One of the few exceptions was Atal Bihari Vajpayee, who brought his brand of humour and sophistication to aim at political opponents. His speeches stood out because of their stark difference in the midst of largely pedestrian speeches.
Narendra Modi & public speaking: It is in this backdrop that one has to see Narendra Modi’s emergence as a powerful public speaker wielding enormous influence. Few leaders speak as extensively as he does, often delivering three public speeches in a day. Magnified by TV channels and social media, his speeches seem to overwhelm the country as if he is representing not just the Government but also the BJP and the RSS.
His speeches need to be analysed at greater length because of their influence and the sheer volume of words that he has spoken. But off hand, a few features can be detected straightaway.
His speeches are ‘political’ and expedient, calling upon people to trust him because a lack of trust in him would be disastrous. A constant and consistent feature of his speeches has also been self-pity and victimhood. Ever since the Gujarat riots of 2002 he has lost few opportunities to declare that he has been a victim of conspiracy, of machinations, of falsehood and calumny. Following Demonetisation, he even cried at a public meeting in Goa and seemed to suggest that his life was threatened by people with black money.
In his election speeches, he seems to alternate between aggressively taunting his opponents to indulging in self-pity, suggesting at one election rally in Uttar Pradesh that he is basically a ‘faqir’, a man of god, with no worldly attachment or possession and that it would not take him a moment to leave his office and go away. It is a powerful imagery that he manages to draw, never mind evidence to the contrary. His rivals either lack the skill or find it tasteless to attack him on his expensive watches, clothes, shoes and sunglasses. When they do like when Akhilesh Yadav tried the too-clever-by-half trick of suggesting that he was a ‘Gujarati Gadha’, it bommeranged on Yadav.
While his election speeches often border rants designed to be divisive, as when he alleged discrimination between ‘Shamshan’(crematorium or burning ghats) and ‘Kabristan’( graveyards or burial grounds), his addresses delivered on his monthly ‘Mann ki Baat’ are often more expansive, sometimes even statesmanlike as he lectures farmers and students alike.
Otherwise, many of his public speeches barring the official and the ceremonial, do not have enough ‘facts’ to sustain his thoughts. Nor does he seem to care much for them, depending instead on his ability to coin abbreviations and use alliterations. Who else could have thought of drawing a parallel between ‘Harvard’and ‘Hard Work’? Even more bizarre was his reference to the historical figure Alexander, who he claimed had reached Pataliputra !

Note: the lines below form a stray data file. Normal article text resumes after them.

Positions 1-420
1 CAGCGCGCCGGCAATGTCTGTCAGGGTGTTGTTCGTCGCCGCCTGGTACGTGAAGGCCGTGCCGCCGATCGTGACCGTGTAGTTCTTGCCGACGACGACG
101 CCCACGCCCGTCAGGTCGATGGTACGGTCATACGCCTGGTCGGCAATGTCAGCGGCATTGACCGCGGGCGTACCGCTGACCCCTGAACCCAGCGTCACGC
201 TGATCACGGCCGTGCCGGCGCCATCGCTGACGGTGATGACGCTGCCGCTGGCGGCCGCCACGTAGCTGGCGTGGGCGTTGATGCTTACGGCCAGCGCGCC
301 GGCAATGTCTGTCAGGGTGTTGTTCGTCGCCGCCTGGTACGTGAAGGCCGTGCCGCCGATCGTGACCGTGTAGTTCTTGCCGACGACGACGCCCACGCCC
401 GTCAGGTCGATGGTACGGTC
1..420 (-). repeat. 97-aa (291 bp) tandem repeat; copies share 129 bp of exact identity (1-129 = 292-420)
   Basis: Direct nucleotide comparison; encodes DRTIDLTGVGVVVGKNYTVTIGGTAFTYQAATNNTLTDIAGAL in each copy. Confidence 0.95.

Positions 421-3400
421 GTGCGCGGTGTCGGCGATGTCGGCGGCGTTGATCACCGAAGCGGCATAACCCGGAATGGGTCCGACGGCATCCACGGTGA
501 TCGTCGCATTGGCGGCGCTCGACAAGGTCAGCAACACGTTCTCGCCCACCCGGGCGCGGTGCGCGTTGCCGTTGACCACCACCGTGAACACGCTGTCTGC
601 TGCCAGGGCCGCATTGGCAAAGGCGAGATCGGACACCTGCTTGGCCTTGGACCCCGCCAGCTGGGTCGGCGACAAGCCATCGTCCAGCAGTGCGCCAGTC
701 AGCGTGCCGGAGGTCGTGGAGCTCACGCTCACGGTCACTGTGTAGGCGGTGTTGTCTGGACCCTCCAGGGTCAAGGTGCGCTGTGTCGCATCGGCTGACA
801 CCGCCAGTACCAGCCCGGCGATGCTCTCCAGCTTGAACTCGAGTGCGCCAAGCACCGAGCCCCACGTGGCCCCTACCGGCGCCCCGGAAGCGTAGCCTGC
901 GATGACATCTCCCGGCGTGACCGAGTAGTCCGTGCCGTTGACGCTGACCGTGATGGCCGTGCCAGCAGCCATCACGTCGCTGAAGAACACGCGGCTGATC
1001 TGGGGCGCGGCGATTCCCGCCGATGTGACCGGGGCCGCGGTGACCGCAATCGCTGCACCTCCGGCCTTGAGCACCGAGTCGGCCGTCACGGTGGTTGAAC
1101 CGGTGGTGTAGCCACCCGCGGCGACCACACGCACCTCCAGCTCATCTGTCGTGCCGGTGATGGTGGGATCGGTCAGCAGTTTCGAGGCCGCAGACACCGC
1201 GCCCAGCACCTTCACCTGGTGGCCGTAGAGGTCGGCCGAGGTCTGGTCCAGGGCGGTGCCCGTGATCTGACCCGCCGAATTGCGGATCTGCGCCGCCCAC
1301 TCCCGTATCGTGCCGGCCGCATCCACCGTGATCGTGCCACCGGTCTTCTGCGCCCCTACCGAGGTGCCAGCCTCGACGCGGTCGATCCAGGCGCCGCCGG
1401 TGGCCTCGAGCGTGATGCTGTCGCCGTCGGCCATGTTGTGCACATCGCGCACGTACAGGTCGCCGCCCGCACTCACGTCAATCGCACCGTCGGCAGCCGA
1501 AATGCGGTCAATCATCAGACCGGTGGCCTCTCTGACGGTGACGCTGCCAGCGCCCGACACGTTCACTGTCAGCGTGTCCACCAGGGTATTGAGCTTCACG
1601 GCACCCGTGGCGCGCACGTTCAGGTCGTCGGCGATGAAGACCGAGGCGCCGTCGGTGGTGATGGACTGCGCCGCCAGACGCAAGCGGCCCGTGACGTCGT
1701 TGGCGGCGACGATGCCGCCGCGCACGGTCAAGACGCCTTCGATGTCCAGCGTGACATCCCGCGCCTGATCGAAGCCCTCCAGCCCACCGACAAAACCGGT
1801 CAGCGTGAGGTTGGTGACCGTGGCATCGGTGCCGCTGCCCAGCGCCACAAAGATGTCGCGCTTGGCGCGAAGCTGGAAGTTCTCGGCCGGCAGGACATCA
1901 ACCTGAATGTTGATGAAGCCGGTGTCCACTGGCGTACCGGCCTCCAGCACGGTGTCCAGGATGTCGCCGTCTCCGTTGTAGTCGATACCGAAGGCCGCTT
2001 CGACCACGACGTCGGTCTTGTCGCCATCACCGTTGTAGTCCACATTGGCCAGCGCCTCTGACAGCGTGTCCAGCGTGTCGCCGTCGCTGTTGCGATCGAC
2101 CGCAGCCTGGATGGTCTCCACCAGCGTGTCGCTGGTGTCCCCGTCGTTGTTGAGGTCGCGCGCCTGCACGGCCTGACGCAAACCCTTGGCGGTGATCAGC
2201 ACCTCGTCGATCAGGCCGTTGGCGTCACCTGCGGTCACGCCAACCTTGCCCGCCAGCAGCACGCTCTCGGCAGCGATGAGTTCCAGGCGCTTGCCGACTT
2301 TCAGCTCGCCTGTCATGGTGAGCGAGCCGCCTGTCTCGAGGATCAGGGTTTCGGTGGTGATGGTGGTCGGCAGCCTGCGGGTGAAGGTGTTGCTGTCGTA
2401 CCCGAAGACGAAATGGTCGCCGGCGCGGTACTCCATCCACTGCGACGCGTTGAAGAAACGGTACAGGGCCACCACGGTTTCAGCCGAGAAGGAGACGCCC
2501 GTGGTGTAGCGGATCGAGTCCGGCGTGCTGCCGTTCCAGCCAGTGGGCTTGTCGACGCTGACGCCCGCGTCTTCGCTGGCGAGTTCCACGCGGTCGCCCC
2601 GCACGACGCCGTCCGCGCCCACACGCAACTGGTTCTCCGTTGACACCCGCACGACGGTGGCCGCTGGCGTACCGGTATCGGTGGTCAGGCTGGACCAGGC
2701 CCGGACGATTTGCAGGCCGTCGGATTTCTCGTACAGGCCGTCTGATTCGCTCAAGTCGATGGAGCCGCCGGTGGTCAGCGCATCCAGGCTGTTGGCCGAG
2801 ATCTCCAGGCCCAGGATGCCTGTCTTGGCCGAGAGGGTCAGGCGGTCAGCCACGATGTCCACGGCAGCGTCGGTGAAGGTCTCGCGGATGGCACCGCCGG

It is not that he does not have a sense of History. His speeches are steeped in the ‘Hindu nationalist’ brand of history favoured by the Rashtriya Swayamsevak Sangh (RSS). For example, he does keep reminding his audience that ‘our freedom fighters’ have been fighting foreign oppressors for 1,200 years. “After around eight years, it will be 75 years of Indian Freedom”, he said, “Diamond Jubilee of our independence, and we have to decide that what ode do we want to give to the freedom fighters who fought for 1,200 years, how will we build that great nation to pay tribute to them.”
From his point of view, it serves to gloss over the fact that the RSS played little or no role in fighting British colonialism. But when he addressed a rally at Meerut, he invoked the ‘first war of independence’ that began from Meerut in 1857.
Modi’s emergence coincided with a time when the art of public speaking was going through a drought. The managerial speeches, often written by those educated at management schools and marshalling facts to prove a point, were the norm but were rarely inspiring.
He also cashed in on the advantage he had over others when it came to speaking in Hindi. Few leaders barring Lalu Prasad can match his rhetoric, barbs and feints delivered with flourish in Hindi. And since public speakers from the South and the eastern states of Bengal and Assam do not speak Hindi as well as he does, he is rarely challenged effectively.
His public speeches also incessantly harp on corruption and successfully repeats the claim that he alone stands against corruption while the corrupt has ganged up against him.
Modi has also used ceremonial occasions to make political points. In Japan, he made a snide remark about Indian secularists while speaking at a ceremonial function. Similarly, he used a few other formal occasions abroad to make political comments on the opposition at home.
Powerful oratory, even when misleading, is today magnified manifold by technology. And few can fault Modi or others for using social media, TV and radio to reach out to the people. It is up to the media, public intellectuals and political parties to question and analyse public speeches and expose, if necessary, the fallacies and the false propaganda, if any.
Dr Rakesh Batabyal is the author of Penguin Book of Modern Indian Speeches and works on India’s rhetorical traditions.